Comparing tools for an easy data exchange

If you want to exchange files over the local network, you do not necessarily have to set up a file server such as Samba. A number of handy tools let you drag and drop to send files.

Transferring files from one computer to another usually requires the installation of some kind of server. Samba (or a network share, in Windows speak) is the classic approach to doing this. You can also use SSH to move files from one computer to another quite easily. But if you don’t want to install and set up a server, the only option is to use a USB stick since very few desktop environments integrate tools for easy data transfer.

As an alternative to this, there are a number of simply designed programs that transfer files and folders over the local network at the push of a button without requiring an Internet connection. And the system does not rely on background services or cloud servers such as commercial services like Dropbox or Google Drive for this. Once installed on the desired computers, the programs automatically find each other in the network. Sending data is then a matter of a few mouse clicks. I will look at the current crop of candidates for this task.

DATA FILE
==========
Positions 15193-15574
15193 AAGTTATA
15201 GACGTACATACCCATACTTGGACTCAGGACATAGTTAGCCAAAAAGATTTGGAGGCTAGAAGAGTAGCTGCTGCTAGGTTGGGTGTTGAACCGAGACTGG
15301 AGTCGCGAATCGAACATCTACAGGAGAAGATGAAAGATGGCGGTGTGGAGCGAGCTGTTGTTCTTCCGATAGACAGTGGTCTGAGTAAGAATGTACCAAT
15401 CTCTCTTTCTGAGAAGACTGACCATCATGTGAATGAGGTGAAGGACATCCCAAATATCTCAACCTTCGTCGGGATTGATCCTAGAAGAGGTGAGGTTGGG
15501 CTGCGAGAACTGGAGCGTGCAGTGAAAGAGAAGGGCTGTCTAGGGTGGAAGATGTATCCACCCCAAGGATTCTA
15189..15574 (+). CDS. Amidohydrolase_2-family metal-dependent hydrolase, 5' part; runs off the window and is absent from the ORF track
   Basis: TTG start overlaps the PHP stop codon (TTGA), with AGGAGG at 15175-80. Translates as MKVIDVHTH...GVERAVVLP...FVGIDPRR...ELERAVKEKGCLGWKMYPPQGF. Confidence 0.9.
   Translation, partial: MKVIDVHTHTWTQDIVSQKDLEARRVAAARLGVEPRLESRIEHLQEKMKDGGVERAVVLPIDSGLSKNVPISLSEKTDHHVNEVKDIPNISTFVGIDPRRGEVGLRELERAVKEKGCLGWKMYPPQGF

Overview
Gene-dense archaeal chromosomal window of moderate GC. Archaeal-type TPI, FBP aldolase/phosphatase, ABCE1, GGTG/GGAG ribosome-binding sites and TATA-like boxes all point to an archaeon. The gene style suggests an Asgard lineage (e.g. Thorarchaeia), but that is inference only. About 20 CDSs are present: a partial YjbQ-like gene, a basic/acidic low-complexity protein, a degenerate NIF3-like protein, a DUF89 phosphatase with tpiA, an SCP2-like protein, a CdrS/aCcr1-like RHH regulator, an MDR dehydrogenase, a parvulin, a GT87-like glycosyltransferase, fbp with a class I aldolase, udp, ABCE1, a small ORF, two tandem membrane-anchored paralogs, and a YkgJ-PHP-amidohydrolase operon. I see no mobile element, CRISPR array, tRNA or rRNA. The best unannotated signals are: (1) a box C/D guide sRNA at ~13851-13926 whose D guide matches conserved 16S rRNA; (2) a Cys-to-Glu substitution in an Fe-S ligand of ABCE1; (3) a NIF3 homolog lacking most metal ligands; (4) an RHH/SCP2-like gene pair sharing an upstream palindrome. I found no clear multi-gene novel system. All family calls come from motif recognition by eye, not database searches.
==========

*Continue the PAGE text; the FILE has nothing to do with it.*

Warpinator [1] comes from Linux Mint’s rich repertoire of standalone developments but can also be installed on other distributions. Linux Mint automatically integrates the program into its default installation. Arch Linux and Manjaro have the application in their regular package sources. On other systems, the easiest way to install Warpinator is as a Flatpak, but this involves numerous dependencies [2]. Optionally, the project’s GitHub page describes how to install from the source code [3].


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